Moving forward in the book, but perhaps backward in philosophy, chapter two of the Yoga Sutras explains how to achieve a yogic state. The 55 sutras in this section discuss the practice of yoga, and introduce the ‘8 limbs of yoga’, which are as follows:

  • Yama – Five principles of ethics
  • Niyama – Five principles of conduct & discipline
  • Asana – Physical practice of yoga
  • Pranayama – Breath regulation
  • Pratyahara – Sensory withdrawal
  • Dharana – Concentration
  • Dhyana – Meditation
  • Samadhi – Self-realisation

This chapter also dives deeply into the first six of the 8 limbs of yoga, making it possibly the most important chapter for newcomers and those who are seeking yogic tradition in their day-to-day lives.

Vibhuti Pada

The 56 sutras included in chapter three focus on the benefits of practising yoga regularly. Here, Patanjali explores the power and manifestation that result from yoga and dives deeper into the final two limbs of yoga – Dhyana and Samadhi.

Kaivalya Pada

The final chapter of the Yoga Sutras of Patanjali contains 34 sutras that focus on liberation and freedom from suffering. Here, the text explores the ultimate goals of yoga and provides thoughtful insight on the unconditional, absolute liberation that yoga provides.

Whether you’re just getting started with your yoga practice or you’ve got decades under your belt, there’s always something new to be learned from the Yoga Sutras.

The 8 limbs of yoga

The practice of the eightfold path of yoga comes from section two of the Yoga Sutras, the Sadhana Pada. In this chapter, Sage Patanjali refers to this eightfold path as “ashtanga yoga” in sutra 29 (aphorism 2.29). He created this path to help us transcend human sufferings and to reach self-realisation and ultimate freedom. In simple words, this way of living promotes the harmonious collaboration of body, mind and spirit and complete health and wellbeing.

The 8 limbs of yoga, as described by the sage Patanjali in the Yoga Sutras, are:

  1. Yamas: These are ethical guidelines that deal with our behaviour towards others. They include Ahimsa (non-violence), Satya (truthfulness), Asteya (non-stealing), Brahmacharya (celibacy or moderation) and Aparigraha (non-possessiveness).
  2. Niyamas: These are personal observances that focus on self-discipline and self-improvement. They include Saucha (cleanliness), Santosha (contentment), Tapas (discipline), Svadhyaya (self-study), and Ishvara Pranidhana (surrender to a higher power).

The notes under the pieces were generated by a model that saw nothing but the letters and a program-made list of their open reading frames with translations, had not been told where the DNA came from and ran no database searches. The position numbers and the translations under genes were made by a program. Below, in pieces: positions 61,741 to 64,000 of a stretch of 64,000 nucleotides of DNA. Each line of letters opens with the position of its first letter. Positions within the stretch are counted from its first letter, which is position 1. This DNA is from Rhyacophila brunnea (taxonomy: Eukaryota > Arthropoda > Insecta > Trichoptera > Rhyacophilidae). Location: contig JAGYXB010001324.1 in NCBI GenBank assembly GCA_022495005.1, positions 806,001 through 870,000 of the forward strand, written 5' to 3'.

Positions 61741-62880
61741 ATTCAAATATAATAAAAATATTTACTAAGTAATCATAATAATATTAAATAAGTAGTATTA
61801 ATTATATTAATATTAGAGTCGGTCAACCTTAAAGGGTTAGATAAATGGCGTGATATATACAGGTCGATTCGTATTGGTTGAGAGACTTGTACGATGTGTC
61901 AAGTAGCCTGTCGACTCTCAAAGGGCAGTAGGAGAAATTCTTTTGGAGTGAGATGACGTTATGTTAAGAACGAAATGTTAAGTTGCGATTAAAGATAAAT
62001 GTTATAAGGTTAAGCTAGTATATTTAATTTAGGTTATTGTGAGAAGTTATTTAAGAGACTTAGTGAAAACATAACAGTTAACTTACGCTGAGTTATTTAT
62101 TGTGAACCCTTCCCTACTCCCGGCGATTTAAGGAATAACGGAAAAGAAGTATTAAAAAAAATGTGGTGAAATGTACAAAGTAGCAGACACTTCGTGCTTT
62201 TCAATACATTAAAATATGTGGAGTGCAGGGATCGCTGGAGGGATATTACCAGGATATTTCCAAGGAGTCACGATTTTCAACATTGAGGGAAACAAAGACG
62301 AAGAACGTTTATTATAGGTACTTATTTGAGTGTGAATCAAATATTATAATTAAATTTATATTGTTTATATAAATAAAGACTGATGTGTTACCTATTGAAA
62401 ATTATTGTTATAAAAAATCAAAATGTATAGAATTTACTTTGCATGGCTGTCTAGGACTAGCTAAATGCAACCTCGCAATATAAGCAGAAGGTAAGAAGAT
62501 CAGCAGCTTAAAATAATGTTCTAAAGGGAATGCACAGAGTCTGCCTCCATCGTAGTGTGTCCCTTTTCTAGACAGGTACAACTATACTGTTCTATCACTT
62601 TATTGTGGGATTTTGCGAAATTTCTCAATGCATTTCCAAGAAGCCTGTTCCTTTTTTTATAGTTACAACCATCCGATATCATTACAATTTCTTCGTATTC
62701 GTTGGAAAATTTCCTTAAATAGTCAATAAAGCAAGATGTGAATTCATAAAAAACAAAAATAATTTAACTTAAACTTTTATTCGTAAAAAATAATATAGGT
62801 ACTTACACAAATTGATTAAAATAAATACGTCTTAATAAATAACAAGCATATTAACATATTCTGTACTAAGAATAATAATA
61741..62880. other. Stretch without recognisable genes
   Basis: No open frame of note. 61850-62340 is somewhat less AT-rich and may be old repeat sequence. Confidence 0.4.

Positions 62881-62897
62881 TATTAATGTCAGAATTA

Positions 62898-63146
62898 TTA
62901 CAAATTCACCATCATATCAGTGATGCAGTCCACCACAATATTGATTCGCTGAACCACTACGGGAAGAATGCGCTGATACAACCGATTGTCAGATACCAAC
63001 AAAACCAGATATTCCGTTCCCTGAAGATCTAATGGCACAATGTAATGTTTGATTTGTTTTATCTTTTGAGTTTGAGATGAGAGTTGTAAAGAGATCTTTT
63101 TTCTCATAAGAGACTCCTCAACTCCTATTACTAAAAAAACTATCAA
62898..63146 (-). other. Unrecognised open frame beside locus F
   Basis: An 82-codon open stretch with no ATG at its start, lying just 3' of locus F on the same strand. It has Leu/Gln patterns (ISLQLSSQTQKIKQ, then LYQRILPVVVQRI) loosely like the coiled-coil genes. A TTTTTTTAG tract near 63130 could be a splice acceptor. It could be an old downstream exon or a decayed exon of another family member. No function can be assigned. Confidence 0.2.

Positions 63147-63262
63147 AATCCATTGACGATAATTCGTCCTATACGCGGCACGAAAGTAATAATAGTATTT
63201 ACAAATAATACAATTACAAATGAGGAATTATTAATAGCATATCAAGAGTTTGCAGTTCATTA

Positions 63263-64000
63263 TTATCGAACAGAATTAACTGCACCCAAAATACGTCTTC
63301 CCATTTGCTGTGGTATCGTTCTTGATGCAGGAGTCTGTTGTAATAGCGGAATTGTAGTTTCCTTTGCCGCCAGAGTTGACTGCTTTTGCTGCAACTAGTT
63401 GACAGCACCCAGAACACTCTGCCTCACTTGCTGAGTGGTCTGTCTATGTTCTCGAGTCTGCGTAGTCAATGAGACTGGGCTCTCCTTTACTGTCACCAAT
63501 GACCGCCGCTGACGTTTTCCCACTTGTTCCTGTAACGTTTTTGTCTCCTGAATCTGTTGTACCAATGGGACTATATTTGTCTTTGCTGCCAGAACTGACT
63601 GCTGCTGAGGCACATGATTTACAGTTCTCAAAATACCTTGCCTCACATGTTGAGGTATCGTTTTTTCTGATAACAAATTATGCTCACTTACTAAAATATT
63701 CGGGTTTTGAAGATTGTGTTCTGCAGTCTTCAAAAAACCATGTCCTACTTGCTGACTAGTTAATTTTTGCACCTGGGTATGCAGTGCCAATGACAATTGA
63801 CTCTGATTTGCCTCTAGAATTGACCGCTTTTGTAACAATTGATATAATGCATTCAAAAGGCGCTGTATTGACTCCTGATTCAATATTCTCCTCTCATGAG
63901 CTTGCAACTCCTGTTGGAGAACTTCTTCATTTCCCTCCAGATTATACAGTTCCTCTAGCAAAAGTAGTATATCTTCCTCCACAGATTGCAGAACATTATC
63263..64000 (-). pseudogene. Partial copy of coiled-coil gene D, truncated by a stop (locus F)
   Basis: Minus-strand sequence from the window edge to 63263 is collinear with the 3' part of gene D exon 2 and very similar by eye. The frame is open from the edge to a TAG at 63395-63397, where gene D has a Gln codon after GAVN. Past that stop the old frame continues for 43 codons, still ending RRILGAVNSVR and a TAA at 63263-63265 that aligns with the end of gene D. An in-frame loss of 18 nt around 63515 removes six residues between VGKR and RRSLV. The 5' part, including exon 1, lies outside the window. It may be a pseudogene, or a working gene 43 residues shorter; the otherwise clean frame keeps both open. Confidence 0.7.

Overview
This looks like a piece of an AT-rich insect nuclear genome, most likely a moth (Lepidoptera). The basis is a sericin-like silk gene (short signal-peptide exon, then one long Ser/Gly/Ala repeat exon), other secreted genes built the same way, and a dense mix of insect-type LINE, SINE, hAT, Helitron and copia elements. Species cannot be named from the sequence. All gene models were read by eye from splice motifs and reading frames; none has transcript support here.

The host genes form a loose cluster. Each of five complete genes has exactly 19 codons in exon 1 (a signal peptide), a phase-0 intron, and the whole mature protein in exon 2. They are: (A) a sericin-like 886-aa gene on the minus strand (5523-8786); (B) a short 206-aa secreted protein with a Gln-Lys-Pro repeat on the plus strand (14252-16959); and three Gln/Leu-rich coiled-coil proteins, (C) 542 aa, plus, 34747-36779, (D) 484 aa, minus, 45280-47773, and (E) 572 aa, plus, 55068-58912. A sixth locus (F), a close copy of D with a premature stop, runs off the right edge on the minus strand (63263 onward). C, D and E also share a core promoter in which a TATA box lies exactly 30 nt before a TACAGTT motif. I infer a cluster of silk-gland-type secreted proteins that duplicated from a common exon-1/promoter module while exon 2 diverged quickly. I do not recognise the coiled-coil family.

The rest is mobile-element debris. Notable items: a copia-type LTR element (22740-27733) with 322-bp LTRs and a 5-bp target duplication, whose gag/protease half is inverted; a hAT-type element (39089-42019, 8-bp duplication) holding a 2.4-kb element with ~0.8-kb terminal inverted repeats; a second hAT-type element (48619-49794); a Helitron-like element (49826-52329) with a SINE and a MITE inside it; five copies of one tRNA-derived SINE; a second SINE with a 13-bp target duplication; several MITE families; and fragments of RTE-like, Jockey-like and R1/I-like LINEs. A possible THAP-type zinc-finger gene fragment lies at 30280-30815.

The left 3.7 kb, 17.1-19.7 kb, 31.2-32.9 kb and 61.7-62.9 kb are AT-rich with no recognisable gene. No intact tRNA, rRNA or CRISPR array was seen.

3. Asanas: These refer to physical postures practised in yoga. Asanas help to create strength, flexibility and balance in the body while preparing the mind for meditation.
  4. Pranayama: This involves breath control techniques that expand and regulate the life force energy (prana) in the body. Pranayama helps to cultivate concentration, calmness and vitality.
  5. Pratyahara: This limb focuses on withdrawal of the senses from external distractions. It’s the practice of turning the awareness inward, away from the external stimulations, and gaining mastery over the mind and senses.
  6. Dharana: Dharana is the concentration or one-pointed focus of the mind. It involves fixing the attention on a single object, such as the breath or a mantra, to achieve mental stability and inner awareness.
  7. Dhyana: Also known as meditation, this is the uninterrupted flow of concentration on the chosen object. Dhyana leads to a state of deep contemplation, where the meditator becomes absorbed in the object of focus.
  8. Samadhi: This is the ultimate state of enlightenment and union with the divine. It’s a state of pure bliss, where the practitioner experiences a merging of the self with the universe, transcending duality and achieving self-realisation.

The purpose of these eight limbs is to guide individuals on a transformative journey, fostering physical strength, mental clarity, emotional balance and spiritual awakening. They provide a holistic approach to personal growth and self-discovery.

If you’d like to learn more about the holistic practice of yoga, why not take a look at our class schedule and events pages.